The Wizardry Of Good Management

Written by Joe Driscoll

November 27, 2009

Leading and developing people are important tasks for all managers. Inspiring people to rise to new peaks of performance, levels they didn’t realize they would be capable of attaining, is a key to becoming a management wizard.

If you want to excel at developing people, learn to empower them with knowledge, caring, and confidence. Developing people is a demanding, but rewarding task. It is work only for those who are young at heart.

Examples of good management and effective leadership can be sometimes found in the most curious places. Since its always best to start at the beginning, let’s begin by following the yellow brick road.

When young Dorothy Gale set out on her journey in search of the Wizard of Oz, little did she realize the management skills that would be required to successfully complete her mission. Dorothy’s leadership was evidenced by her ability to enlist the support of others in her quest to reach the Emerald City. Her leadership inspired them to greater feats than they had previously thought themselves capable.

Dorothy was effective as a leader because she clearly defined the objectives, displayed a high level of personal commitment to the task, created a sense of purpose on the part of her followers, and she was prepared to share the benefits of successfully reaching the objective with her followers.

The Wizard himself had already developed a reputation as somewhat of a turnaround specialist for his management of the Emerald City. Through his positive leadership, it has been transformed from a stressful, unproductive environment into a delightful place. Its inhabitants went about their tasks with confidence and optimism, secure in the knowledge that they had a strong supportive manager behind them.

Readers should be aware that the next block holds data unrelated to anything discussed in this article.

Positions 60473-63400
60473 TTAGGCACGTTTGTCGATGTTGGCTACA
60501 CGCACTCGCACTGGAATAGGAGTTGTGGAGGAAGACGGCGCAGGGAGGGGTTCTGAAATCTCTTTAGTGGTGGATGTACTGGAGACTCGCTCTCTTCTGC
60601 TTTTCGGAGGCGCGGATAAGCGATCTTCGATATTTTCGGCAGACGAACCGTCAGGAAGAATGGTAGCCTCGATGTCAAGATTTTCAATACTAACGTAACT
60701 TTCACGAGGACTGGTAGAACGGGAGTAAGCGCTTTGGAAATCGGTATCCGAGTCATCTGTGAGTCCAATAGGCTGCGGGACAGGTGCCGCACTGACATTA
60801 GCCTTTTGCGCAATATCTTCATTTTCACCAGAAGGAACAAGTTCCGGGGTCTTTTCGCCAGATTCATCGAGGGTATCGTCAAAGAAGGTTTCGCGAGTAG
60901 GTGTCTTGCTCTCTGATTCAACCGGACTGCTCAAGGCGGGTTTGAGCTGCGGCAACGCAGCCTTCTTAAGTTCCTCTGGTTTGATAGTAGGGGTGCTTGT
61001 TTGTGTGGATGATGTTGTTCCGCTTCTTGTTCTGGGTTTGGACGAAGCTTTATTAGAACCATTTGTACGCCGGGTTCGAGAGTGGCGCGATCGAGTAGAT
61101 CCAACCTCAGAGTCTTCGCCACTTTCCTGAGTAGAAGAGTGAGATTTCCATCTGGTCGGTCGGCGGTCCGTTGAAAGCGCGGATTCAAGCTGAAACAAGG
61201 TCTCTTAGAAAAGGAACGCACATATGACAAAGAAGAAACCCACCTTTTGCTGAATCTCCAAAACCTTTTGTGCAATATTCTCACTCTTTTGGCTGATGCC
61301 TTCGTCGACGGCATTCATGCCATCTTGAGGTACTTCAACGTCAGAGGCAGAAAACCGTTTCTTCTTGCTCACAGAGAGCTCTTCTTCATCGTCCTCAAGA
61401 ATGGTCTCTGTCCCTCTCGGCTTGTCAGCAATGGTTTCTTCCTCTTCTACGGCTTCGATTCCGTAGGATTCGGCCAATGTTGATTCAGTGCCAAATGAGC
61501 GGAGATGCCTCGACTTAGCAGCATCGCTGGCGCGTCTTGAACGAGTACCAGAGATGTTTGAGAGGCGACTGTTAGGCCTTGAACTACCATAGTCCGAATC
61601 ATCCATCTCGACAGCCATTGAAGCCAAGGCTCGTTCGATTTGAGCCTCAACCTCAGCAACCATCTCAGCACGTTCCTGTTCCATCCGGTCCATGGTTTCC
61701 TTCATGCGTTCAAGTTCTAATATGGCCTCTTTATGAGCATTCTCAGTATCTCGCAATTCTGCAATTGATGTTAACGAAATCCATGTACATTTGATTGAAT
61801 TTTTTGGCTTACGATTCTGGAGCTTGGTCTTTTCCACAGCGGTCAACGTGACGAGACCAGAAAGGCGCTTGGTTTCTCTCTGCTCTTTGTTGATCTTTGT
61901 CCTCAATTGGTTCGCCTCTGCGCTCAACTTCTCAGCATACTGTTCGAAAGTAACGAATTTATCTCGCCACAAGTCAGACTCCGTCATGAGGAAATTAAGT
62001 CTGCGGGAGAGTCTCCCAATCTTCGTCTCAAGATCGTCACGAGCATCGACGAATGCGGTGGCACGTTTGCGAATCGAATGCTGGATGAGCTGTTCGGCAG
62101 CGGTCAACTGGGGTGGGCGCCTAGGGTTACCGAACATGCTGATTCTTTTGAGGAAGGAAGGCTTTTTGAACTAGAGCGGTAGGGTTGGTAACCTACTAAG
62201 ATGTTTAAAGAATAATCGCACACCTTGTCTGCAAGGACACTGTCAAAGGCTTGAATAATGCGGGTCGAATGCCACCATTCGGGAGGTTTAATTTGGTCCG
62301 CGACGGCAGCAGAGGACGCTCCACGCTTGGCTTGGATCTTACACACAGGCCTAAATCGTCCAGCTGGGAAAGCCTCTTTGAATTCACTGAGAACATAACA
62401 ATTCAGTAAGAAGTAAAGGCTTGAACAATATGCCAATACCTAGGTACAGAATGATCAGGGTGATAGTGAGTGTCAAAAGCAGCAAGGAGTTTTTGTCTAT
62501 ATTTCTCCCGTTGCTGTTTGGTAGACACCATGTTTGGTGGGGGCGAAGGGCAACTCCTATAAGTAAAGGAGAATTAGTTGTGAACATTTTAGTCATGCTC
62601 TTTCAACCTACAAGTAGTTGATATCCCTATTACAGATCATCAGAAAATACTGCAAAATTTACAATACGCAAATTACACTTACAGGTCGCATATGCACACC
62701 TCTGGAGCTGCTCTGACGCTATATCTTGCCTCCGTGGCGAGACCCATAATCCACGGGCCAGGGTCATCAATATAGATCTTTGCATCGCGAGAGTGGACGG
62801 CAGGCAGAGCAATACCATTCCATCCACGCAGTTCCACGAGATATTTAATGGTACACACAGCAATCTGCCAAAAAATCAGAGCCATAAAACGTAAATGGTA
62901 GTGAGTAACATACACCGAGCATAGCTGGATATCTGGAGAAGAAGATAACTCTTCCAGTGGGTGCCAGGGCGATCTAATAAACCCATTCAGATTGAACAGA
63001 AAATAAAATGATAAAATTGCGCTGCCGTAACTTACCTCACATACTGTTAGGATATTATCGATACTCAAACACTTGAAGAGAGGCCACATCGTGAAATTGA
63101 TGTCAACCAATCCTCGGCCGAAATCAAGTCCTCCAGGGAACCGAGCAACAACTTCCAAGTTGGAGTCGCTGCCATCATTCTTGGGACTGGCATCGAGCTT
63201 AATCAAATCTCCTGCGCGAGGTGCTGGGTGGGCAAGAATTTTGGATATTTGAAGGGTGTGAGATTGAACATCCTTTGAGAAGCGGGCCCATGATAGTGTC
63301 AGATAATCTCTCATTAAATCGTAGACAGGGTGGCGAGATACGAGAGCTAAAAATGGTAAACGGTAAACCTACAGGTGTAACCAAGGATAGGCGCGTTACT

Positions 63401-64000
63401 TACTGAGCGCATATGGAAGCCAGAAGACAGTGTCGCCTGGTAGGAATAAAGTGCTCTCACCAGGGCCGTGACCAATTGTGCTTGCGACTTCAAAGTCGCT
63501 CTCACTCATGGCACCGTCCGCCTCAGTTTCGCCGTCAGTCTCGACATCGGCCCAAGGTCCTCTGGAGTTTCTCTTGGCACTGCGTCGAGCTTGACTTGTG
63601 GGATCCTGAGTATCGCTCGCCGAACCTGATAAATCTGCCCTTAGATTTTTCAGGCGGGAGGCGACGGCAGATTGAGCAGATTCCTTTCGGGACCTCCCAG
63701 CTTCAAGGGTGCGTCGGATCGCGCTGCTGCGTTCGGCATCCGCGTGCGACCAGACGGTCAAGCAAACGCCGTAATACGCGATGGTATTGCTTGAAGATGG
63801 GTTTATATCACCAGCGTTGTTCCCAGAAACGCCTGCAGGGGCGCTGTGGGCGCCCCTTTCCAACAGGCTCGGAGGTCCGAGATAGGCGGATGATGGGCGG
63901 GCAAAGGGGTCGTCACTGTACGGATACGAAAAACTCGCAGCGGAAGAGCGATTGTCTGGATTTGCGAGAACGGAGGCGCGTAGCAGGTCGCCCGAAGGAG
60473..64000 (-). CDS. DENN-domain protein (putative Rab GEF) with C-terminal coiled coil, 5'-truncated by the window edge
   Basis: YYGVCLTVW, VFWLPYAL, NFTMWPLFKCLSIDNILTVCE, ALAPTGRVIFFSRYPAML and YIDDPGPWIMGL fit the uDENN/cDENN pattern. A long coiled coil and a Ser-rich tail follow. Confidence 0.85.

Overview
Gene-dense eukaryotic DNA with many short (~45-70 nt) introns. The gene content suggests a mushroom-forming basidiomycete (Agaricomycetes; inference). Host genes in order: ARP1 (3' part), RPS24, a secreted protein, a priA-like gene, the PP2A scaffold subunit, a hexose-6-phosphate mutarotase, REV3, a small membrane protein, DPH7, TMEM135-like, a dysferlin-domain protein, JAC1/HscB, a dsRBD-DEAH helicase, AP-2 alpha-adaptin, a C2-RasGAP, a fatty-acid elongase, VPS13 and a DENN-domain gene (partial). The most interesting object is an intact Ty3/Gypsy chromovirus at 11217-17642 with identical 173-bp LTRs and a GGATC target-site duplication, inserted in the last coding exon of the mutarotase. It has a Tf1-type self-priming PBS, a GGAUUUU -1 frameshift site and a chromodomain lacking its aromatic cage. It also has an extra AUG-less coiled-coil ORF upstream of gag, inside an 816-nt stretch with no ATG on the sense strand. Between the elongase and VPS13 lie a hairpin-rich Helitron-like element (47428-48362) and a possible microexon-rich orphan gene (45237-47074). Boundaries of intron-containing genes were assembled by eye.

Despite his reputation for super human accomplishment, the Wizard was every bit as mortal as the rest of us. His “wizardry” resulted from his ability to get the most out of those around him. Even on this side of the rainbow, that’s the skill that distinguishes superior managerial performance.

On her journey, young Dorothy encountered a man who lacked confidence because he believed he had “no brains”. While a bit scared to accompany Dorothy on her journey down the yellow brick road in search of the Wizard, he recognized that the wizard could give him a brain. Good managers can give their people the confidence to tap the knowledge that they have. Progress results less frequently from genius than from the diligent application of common sense.

Dorothy’s first companion was wise enough to know that management itself is primarily a thinking exercise. He initially vowed “not to try to manage things because I can’t think”. However, his performance as a problem solver on the journey proved that common sense is of greater value than any degree that can be bestowed. He was wise enough to observe that although he had no brains and could talk, there were many others who talked without using their brains.

Another of Ms. Gale’s companions longed for a heart. A third member of Dorothy’s team signed on for the journey believing he lacked courage. To disguise his lack of courage and confidence, this beast had a bark much worse than his bite. He often used it to intimidate those less formidable than himself. He hoped that the long journey to the Emerald City would result in his getting real courage. If he became truly courageous, he would no longer need to bluff others with his intimidating growls.

By merely agreeing to join Dorothy’s team and face the uncertainties of the journey, he displayed a courage that he hadn’t previously recognized. Courage, after all, is not measured by how loud you can growl, but rather by how silently you can do the job that has to be done.

It’s true that the Wizard managed the Emerald City with much pomp and ceremony. But even after the magic of his wizard’s powers were exposed to Dorothy and her fellow travelers upon their arrival, his ability to develop people enabled him to deliver the brains, heart, and courage that his callers sought. His real “wizardry” was his ability to bring out the best in others.

Having given his three visitors the confidence to utilize the skills that they each possessed, he developed managers that could continue to run his organization in his absence. His ability to develop people thus freed him to take a long over due vacation and to move onto bigger challenges.

Because its your business, before the hour glass is empty, develop your organization by letting your people appreciate their brains, their hearts, and their courage. Give them the confidence they need and they will respond with a whirlwind of activity.

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